Danbury Mayor Mark Boughton is the Connecticut GOP’s endorsed candidate for governor. Boughton won his party’s endorsement on the third ballot at the state Republican Convention at Foxwoods Resort Casino in Mashantucket on Saturday.
Boughton, took the stage shortly after being declared the winner following a raucous and contentious third ballot count. The 50-year-old veteran of two previous failed gubernatorial attempts promised the delegates he would unite the party for victory in November.
“The most important thing we can do is get a Republican governor, get all of our constitutional officers elected, get a state House that is Republican, a Republican state Senate. And we are going to do it together, working together as a team.”
Boughton first has to defend his nomination in a possible five-way GOP primary on August 14. Two other candidates, former Trumbull First Selectman Tim Herbst and Navy submarine veteran Steve Obsitnik of Westport, won enough support from convention delegates to force a primary. While another couple of candidates, former hedge fund manager David Stemerman of Greenwich and former finance executive Bob Stefanowski of Madison, did not take part in the convention, but are canvassing signatures from 9,600 registered Republicans in order to qualify for the primary.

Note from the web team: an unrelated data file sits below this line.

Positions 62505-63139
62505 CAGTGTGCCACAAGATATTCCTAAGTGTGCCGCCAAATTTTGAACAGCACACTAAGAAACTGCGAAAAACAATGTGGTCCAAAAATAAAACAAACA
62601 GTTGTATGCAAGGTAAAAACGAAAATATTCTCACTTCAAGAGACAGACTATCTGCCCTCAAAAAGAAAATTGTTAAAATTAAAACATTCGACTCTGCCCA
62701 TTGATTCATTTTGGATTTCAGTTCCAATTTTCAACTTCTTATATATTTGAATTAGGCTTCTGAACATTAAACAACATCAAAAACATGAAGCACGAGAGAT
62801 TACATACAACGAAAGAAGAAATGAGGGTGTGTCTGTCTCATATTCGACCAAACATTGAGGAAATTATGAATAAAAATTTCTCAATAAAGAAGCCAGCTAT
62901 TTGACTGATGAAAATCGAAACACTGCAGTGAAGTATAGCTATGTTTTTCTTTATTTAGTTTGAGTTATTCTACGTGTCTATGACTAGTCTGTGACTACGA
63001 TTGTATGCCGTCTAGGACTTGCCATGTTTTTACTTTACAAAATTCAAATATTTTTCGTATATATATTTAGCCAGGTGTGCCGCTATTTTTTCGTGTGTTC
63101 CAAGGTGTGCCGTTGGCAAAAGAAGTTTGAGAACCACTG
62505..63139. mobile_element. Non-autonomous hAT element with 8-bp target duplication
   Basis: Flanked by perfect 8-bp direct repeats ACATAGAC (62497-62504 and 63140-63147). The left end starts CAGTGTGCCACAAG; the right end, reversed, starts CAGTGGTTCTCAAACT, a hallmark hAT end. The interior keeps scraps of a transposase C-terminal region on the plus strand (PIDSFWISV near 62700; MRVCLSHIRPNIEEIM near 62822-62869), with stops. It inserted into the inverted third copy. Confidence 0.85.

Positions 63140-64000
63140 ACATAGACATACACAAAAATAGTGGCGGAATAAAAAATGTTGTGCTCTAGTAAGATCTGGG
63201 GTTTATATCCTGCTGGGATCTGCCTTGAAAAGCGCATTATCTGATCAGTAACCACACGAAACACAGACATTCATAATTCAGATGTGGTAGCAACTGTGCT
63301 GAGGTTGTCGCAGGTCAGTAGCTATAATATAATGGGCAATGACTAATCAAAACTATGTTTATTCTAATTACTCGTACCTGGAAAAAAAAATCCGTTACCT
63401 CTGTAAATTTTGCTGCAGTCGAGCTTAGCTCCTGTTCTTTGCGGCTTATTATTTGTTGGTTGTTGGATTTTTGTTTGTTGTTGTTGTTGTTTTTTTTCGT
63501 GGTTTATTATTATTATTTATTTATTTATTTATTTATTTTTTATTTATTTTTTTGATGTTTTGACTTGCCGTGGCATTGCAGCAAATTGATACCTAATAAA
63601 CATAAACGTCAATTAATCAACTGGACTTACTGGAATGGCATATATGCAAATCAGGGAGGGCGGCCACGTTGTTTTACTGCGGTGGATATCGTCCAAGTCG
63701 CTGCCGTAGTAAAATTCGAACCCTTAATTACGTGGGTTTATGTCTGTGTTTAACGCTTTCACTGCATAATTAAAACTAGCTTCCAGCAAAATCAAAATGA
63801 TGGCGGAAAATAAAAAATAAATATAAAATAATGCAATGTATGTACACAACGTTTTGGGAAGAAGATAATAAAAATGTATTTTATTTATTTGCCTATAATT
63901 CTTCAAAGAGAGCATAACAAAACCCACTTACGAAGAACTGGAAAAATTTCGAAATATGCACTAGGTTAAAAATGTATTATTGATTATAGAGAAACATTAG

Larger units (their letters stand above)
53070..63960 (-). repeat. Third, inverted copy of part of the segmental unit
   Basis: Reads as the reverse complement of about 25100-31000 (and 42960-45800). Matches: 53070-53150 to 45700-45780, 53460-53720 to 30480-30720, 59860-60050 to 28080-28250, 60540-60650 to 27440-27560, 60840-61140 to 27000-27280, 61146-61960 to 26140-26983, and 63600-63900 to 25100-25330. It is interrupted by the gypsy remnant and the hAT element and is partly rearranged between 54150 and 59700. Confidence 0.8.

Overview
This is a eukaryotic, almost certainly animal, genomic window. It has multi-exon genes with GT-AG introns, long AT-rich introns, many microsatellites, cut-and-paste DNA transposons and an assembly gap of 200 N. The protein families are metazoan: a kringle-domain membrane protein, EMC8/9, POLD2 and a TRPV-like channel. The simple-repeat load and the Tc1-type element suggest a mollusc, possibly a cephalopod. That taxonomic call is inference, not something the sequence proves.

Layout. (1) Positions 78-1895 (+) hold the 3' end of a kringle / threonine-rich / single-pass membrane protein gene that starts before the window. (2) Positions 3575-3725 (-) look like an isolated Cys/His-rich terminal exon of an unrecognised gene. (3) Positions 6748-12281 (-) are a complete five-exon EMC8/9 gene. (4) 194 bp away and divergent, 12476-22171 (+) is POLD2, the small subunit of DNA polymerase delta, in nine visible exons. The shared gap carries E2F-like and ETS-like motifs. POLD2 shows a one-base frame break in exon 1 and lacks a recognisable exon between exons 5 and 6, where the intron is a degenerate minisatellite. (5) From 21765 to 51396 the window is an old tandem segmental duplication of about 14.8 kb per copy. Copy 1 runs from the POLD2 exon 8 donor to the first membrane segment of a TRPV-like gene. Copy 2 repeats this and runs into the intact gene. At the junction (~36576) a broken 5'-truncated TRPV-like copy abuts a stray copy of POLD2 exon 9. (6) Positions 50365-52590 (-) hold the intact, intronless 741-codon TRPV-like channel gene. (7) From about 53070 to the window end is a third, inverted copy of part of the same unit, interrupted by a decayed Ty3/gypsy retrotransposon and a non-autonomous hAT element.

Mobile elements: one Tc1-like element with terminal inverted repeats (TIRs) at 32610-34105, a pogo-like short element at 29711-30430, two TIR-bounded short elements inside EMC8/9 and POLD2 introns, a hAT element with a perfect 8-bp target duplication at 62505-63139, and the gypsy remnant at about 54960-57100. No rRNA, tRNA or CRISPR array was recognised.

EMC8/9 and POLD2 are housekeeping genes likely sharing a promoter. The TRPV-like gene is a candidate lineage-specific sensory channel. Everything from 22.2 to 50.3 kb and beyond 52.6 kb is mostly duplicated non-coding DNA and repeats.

State Democrats will nominate their gubernatorial candidate at the Connecticut Convention Center in Hartford this weekend.
Also at the convention, Connecticut Republican Party insiders endorsed former Meriden Mayor Manny Santos to run for the 5th District Congressional seat being vacated by Democratic Representative Elizabeth Esty.
Santos, a 49-year-old analyst with the United Health Group, won the support of 135 delegates on the first day of the convention. Retired university professor Ruby O'Neill got the support of 97 delegates, which is enough for her to challenge Santos to a primary in August. O'Neill is the wife of veteran Republican State Representative Arthur O'Neill of Southbury.
The Democrats will be endorsing their candidate for the open seat at a convention in Waterbury on Monday.
Esty announced she would not seek re-election following criticism over her handling of sexual harassment allegations in her congressional office.